Opinion

Campaign to improve care for people with multiple sclerosis

Michelle Mitchell sets out simple ways that nurses can support the MS Society’s Treat Me Right campaign

Treatment options for people with multiple sclerosis (MS) are about to get a lot more complicated, but there are various ways that MS specialist nurses and other healthcare professionals can help.

The landscape of treatment for people with MS is set to change dramatically this year.Two new innovative MS medicines have recently been approved for use on the NHS, and up to two more (we hope) will follow within the next year, taking the total to 11.

These medicines could significantly improve the quality of life for many people with MS, from helping control relapses to improving the ability to walk (and work) efficiently. It is an exciting, unprecedented time; but for many these changes won’t even register as people continue to face significant difficulties accessing the treatments they need, the information to decide what’s right for them, and the MS specialists who can help.

MS Society research reported in 2013 that six out of 10 people with MS are not taking a medicine that can alter the course of the condition despite being eligible for them. The research also revealed that access to these disease modifying drugs (DMDs) improves vastly when people have access to a key aspects of care, namely a neurologist, nurse, or good information. When people with MS have all three, 69 per cent are on a DMD. When they have none of these, only seven per cent are.

This year, we delved a little deeper and discovered that MS nurses play the most useful role in decision-making about DMDs. Sixty-seven per cent of people with MS we surveyed ranked MS nurses as very/extremely useful, followed by neurologists at 51 per cent.

MS nurses play a pivotal role in the lives of many people with MS but huge pressure on the system means that not everyone gets to see a nurse regularly to review their condition and treatment options (and some don’t see one at all!) Of the people we surveyed, those who had not heard of any DMDs were less likely to have spoken to an MS nurse or neurologist in the last two years.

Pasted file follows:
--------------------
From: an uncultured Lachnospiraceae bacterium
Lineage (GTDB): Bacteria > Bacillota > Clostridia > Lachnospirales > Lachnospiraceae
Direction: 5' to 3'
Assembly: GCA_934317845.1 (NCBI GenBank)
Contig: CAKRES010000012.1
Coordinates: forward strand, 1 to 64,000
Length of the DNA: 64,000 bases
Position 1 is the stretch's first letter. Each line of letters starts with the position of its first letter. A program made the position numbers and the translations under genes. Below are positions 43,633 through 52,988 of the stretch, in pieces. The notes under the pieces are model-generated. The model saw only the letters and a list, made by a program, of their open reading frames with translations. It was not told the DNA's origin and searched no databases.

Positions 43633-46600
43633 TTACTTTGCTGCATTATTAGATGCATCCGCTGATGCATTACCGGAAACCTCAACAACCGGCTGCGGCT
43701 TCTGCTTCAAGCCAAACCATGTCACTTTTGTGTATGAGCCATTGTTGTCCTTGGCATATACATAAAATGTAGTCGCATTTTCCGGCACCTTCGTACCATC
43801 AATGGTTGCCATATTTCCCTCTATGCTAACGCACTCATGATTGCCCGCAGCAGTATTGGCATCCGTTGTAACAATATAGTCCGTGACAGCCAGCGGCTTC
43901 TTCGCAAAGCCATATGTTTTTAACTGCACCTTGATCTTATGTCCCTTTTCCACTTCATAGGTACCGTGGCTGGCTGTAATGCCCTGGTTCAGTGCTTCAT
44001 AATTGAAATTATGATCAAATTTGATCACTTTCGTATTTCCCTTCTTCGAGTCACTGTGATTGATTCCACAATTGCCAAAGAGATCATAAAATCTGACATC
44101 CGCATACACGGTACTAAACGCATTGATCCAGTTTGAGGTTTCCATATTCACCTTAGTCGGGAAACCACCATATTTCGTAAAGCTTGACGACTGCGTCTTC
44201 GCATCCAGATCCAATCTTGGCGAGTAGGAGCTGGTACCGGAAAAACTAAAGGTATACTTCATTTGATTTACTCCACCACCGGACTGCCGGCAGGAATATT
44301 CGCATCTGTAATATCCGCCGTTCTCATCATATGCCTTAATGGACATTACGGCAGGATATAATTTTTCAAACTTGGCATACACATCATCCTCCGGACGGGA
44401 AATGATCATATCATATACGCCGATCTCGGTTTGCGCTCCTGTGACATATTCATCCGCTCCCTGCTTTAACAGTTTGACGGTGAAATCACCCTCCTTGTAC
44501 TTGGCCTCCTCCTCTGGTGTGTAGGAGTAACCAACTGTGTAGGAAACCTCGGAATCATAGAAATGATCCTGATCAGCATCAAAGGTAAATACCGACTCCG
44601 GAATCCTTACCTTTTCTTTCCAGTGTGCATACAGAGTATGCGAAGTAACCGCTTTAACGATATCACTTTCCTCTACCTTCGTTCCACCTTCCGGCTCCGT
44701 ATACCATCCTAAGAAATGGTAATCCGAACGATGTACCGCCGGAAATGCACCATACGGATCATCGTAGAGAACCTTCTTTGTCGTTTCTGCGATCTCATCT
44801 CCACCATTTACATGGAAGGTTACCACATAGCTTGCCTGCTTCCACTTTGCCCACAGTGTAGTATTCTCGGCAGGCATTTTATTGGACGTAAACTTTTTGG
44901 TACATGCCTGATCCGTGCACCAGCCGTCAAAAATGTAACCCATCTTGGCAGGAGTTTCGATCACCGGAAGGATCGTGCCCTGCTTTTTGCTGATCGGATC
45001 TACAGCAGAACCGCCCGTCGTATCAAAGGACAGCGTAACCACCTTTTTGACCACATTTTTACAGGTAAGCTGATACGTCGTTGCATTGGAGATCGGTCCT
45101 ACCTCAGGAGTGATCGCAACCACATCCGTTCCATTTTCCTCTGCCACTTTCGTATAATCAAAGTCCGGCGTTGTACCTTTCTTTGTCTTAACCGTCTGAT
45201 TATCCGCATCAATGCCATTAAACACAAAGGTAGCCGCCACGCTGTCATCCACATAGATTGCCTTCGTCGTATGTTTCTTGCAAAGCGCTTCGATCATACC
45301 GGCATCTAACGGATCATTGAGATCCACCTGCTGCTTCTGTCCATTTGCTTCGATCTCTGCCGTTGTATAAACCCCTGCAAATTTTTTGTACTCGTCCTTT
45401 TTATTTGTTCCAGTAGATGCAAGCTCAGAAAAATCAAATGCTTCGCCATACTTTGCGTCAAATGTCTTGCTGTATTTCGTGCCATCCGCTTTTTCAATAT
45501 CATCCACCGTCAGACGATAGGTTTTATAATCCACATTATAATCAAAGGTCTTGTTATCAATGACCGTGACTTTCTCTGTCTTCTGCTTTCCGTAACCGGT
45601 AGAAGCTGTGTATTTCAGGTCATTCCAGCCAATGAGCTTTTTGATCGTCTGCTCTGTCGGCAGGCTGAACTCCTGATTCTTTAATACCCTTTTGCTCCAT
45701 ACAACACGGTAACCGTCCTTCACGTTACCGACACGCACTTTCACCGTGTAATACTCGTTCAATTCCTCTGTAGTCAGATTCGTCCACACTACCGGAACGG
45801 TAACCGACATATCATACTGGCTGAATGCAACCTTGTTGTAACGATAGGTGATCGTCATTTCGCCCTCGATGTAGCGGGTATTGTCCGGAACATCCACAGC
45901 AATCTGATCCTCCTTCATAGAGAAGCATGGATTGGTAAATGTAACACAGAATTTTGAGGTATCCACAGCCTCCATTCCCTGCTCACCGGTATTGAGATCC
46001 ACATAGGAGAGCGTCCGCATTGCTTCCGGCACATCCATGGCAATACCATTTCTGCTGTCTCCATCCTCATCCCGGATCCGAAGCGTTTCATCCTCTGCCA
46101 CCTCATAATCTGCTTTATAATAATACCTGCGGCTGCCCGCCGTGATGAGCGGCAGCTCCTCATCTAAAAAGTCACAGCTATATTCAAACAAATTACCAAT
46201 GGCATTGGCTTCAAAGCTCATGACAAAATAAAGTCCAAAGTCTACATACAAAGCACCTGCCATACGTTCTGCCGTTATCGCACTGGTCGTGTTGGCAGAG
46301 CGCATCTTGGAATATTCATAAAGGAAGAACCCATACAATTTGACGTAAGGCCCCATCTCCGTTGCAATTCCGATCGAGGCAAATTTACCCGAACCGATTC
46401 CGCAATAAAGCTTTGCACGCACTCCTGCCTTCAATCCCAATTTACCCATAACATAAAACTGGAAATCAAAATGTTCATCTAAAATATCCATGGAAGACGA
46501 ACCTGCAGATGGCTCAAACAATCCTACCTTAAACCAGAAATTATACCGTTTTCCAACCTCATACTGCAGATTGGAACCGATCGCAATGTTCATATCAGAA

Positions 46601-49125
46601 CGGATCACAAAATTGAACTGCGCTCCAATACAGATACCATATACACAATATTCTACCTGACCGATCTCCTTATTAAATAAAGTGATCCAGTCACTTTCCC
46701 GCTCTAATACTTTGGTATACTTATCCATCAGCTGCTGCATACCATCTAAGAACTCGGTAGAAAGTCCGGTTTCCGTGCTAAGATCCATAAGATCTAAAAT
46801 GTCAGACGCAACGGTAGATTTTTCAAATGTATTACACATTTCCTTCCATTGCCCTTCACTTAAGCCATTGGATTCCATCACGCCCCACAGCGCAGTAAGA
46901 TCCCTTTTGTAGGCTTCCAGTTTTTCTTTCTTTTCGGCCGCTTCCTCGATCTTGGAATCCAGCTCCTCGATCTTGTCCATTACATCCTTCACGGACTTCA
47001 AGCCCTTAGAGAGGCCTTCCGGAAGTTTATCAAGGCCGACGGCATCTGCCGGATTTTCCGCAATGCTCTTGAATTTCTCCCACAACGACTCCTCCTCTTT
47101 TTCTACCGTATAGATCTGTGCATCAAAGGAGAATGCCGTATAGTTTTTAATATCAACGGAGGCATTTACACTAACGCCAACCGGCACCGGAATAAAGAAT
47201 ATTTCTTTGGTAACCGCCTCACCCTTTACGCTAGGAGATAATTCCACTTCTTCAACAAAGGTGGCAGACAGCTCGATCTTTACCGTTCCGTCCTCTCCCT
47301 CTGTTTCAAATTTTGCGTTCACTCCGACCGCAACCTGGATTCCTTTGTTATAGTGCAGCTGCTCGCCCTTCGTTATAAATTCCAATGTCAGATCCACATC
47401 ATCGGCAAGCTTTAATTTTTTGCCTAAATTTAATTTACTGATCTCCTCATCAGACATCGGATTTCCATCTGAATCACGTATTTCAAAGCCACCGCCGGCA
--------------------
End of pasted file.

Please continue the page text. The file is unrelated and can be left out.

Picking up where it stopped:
Increasing access to MS nurses is a tall order when they are under huge pressure and strain to keep their jobs. The MS Society has saved four MS nursing posts from being cut in the last four months alone. Since 2011 we've safeguarded around 22 specialist MS posts from being axed by the NHS.

But the fact remains there are licensed medicines out there that can transform the lives of people with MS, and they’re out of reach for many. Indeed, we estimate that as many as 27,000 people might begin taking a licensed DMD if care across the UK was consistent and people with relapsing MS had access to appropriate information and support to make decisions about their care.

That’s why the MS Society is launching the Treat Me Right campaign during MS Week. Join us:

  • Get in touch with us and let us know how we can work together to improve access at a local level; email campaigns@mssociety.org.uk
  • Have a look at our information on the latest MS treatments http://www.treatmerightms.org.uk/
  • Encourage people with relapsing MS to seek a review of their treatment options in light of the new treatments becoming available
  • Visit http://www.treatmerightms.org.uk/ and add your voice to our campaign for all people with MS to get the right treatment at the right time.

MS-week-headshot

About the author

Michelle Mitchell is chief executive of the MS Society

This is a free article for registered users

This article is not available as part of an institutional subscription. Why is this? You can register for free access.